The majority of my family arrived in the United States in the early ’60s, a time of growing suburbs and mass production. Their children came of age with radios and television, and in their careless marches forward, tromped over the footsteps of their ancestors while ignoring those that littered the back roads of their new home. They knew little of either history, and quite frankly, did not care.
But, as my mother says in a gently mocking tone, the second generation remembers what the first forgot. In this, I find myself embracing the past and lusting after homespun histories that are not my own, basking in the sweet warmth of Americana and images of the untainted, rolling hills of our nation’s adolescent years.
Perhaps The Court and Spark thought the same thing with their third release, the five-song EP Dead Diamond River. The first of two offerings this year (the full-length Witch Season is set for August), River follows the same organically melodic path as 2001’s Bless You – twangy without being hokey, soft without being boring and smart without being snobbish.
The band hails from Northern California, a place whose influence is made clear. Driving down the roads of Marin County, where the album was recorded, the trails are rustic and windy, carved with wise, aged redwoods until they meet the boundaries of the cities. From there, the ancient land at once builds up, exploding into an urban maze of boundless knowledge and discovery. The Court and Spark manages to pull off the same careful juxtaposition, sounding as innocent as it does weathered and gently nostalgic as it is stunningly progressive.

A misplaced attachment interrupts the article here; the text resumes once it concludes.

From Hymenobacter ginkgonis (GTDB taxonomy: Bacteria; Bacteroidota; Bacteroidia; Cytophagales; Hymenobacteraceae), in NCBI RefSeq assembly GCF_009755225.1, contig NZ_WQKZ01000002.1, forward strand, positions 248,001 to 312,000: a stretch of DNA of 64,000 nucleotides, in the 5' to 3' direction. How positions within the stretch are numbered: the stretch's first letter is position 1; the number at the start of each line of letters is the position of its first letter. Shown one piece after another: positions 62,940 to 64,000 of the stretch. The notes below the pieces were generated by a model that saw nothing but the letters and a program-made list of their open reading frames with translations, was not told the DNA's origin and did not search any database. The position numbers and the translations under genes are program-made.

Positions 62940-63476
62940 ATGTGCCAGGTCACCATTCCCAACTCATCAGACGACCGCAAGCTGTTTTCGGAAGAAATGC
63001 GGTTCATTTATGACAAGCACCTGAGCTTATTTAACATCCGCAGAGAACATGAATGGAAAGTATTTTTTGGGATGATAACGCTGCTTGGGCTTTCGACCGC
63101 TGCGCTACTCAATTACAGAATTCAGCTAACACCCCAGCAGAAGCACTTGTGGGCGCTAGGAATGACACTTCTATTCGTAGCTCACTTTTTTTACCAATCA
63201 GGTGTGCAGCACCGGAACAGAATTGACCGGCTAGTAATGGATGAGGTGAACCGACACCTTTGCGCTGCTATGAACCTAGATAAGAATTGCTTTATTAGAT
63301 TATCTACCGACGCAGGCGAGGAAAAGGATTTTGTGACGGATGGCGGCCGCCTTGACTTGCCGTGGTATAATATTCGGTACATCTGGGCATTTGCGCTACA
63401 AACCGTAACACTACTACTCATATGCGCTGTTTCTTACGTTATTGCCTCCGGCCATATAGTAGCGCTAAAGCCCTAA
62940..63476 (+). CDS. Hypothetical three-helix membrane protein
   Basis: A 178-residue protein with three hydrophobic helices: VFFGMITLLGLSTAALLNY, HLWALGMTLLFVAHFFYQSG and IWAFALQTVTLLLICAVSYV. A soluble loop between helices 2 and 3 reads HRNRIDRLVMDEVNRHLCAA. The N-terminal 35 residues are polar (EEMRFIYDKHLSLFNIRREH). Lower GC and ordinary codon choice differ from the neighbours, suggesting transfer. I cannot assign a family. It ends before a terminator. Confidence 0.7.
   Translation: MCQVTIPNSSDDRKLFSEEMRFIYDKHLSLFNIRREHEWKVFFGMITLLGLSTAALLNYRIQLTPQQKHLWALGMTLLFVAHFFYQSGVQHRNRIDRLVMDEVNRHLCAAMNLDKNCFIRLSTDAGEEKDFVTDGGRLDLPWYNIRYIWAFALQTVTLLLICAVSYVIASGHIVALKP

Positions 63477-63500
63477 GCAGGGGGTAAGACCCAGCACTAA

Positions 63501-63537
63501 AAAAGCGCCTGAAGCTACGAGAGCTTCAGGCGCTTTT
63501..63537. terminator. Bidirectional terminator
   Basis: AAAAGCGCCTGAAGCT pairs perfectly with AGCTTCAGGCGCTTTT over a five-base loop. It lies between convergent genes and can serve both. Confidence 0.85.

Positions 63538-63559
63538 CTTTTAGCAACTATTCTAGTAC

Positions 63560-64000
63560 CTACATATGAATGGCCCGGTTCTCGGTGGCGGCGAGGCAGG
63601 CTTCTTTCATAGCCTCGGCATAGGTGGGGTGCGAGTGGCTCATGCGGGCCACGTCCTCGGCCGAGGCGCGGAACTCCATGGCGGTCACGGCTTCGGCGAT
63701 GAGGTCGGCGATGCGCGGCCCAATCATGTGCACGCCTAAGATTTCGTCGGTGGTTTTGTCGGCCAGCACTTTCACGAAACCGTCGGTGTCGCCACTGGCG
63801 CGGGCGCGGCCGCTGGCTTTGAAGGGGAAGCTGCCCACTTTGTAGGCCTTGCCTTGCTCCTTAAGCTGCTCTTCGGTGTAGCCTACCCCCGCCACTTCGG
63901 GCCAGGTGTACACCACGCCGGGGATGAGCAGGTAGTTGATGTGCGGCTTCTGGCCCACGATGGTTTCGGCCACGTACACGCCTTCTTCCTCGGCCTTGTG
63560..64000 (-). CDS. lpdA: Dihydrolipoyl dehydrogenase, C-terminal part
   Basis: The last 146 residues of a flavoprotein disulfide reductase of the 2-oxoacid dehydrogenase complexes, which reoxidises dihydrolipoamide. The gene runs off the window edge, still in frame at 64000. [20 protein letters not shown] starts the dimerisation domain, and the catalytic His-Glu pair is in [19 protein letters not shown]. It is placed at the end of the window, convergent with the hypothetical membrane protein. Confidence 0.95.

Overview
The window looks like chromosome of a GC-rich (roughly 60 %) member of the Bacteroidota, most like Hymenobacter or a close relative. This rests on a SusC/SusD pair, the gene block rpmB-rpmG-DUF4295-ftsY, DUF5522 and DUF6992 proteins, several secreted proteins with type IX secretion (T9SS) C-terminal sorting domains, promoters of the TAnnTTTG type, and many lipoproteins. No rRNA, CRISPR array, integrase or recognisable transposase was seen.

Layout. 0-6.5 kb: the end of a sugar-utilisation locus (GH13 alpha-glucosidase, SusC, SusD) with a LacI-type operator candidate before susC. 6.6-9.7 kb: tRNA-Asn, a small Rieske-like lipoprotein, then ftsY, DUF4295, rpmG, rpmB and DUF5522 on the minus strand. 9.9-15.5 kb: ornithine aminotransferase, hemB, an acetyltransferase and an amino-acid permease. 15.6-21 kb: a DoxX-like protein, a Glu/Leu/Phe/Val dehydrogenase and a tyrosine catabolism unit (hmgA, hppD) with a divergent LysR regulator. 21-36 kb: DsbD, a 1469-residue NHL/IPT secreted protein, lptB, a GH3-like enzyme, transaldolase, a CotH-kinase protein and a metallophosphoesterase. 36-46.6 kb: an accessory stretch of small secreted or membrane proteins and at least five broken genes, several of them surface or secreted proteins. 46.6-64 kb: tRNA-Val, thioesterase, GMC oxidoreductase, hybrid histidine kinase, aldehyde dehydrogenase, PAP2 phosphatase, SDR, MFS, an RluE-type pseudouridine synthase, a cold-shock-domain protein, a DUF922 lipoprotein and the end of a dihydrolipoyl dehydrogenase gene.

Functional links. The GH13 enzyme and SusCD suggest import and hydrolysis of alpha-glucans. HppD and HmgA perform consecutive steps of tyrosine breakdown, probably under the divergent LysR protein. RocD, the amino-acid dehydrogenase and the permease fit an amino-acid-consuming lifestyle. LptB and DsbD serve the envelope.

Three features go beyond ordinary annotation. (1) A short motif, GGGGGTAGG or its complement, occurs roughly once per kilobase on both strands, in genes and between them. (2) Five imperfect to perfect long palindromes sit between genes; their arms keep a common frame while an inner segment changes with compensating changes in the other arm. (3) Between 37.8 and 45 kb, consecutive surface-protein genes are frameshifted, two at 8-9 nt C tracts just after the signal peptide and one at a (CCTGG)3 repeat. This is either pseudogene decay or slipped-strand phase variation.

It begins perfectly, with a delicate instrumental lullaby nearly identical to M. Ward’s “End of Amnesia.” Called “Invercargill,” it is an apt introduction to the wholly minimal, gentle album before falling into the poppier love song “Lucia.” On it, frontman M.C. Taylor sings, “She was beautiful, it was circumstance / Watch the boat on the water learn to dance,” his vocals sparking up into something similar to Wilco’s Jeff Tweedy singing “California Stars.”
The aforementioned Ward also makes an appearance, providing guest vocals on “Hallelujah II” and conjuring ghosts of John Fahey’s hypnotic guitar. Folk ingénue Linda Thompson (formerly associated with Fairport Convention) lends a similar hand, giving understated depth to “Bar The Door, Davy” and “First Light At Avalon.”
At its best, Dead Diamond River shows the strengths of Americana today. It looks to the past without getting stuck in it, allowing a stable foundation for the future and beautifully proving that it is, in fact, impossible to know where you are going without first knowing where you have been – even if you were never technically there.
John Fahey – The Transfiguration of Blind Joe Death
Nad Navillus – Show Your Face
M.Ward – End of Amnesia